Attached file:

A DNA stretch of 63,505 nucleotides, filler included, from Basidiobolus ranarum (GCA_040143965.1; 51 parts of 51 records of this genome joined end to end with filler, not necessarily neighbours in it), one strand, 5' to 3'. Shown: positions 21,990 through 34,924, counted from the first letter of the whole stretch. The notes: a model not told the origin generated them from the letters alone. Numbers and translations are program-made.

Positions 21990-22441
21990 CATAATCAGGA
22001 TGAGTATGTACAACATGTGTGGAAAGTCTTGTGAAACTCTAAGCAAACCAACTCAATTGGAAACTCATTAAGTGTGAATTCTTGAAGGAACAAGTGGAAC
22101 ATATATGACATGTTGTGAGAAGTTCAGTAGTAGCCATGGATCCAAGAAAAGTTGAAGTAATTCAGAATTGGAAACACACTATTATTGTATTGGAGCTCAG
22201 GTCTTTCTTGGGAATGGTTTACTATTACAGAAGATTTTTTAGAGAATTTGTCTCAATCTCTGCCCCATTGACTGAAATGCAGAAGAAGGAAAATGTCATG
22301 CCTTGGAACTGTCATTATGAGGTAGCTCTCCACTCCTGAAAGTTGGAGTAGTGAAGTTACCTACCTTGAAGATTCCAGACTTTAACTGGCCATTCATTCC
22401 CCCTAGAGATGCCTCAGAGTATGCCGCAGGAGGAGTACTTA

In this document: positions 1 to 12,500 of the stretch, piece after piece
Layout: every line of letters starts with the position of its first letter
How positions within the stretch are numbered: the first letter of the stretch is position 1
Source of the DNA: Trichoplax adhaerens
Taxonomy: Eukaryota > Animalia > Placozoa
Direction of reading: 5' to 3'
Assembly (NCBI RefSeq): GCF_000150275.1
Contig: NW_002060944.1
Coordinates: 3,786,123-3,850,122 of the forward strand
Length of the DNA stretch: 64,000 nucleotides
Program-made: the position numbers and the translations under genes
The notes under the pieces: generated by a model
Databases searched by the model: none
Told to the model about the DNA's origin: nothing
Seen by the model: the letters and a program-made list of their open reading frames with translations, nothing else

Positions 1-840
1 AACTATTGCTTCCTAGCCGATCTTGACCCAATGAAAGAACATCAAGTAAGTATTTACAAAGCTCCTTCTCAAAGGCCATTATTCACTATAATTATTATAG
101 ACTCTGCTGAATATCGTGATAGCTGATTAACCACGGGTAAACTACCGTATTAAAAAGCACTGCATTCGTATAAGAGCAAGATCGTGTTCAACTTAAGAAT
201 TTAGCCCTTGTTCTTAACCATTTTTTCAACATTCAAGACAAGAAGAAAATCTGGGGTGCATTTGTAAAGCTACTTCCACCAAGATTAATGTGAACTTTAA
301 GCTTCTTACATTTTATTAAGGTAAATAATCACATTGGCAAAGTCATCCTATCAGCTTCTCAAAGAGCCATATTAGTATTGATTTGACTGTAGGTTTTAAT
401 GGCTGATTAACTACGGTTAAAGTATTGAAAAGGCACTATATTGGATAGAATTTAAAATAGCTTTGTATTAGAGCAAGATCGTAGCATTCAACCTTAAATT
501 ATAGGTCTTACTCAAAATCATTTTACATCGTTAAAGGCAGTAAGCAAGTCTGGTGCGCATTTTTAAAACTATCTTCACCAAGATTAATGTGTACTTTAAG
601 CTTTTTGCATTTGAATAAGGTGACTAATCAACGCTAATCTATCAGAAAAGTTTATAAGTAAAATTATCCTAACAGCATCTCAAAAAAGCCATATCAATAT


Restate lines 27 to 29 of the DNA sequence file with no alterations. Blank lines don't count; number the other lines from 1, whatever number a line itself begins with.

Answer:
201 TTAGCCCTTGTTCTTAACCATTTTTTCAACATTCAAGACAAGAAGAAAATCTGGGGTGCATTTGTAAAGCTACTTCCACCAAGATTAATGTGAACTTTAA
301 GCTTCTTACATTTTATTAAGGTAAATAATCACATTGGCAAAGTCATCCTATCAGCTTCTCAAAGAGCCATATTAGTATTGATTTGACTGTAGGTTTTAAT
401 GGCTGATTAACTACGGTTAAAGTATTGAAAAGGCACTATATTGGATAGAATTTAAAATAGCTTTGTATTAGAGCAAGATCGTAGCATTCAACCTTAAATT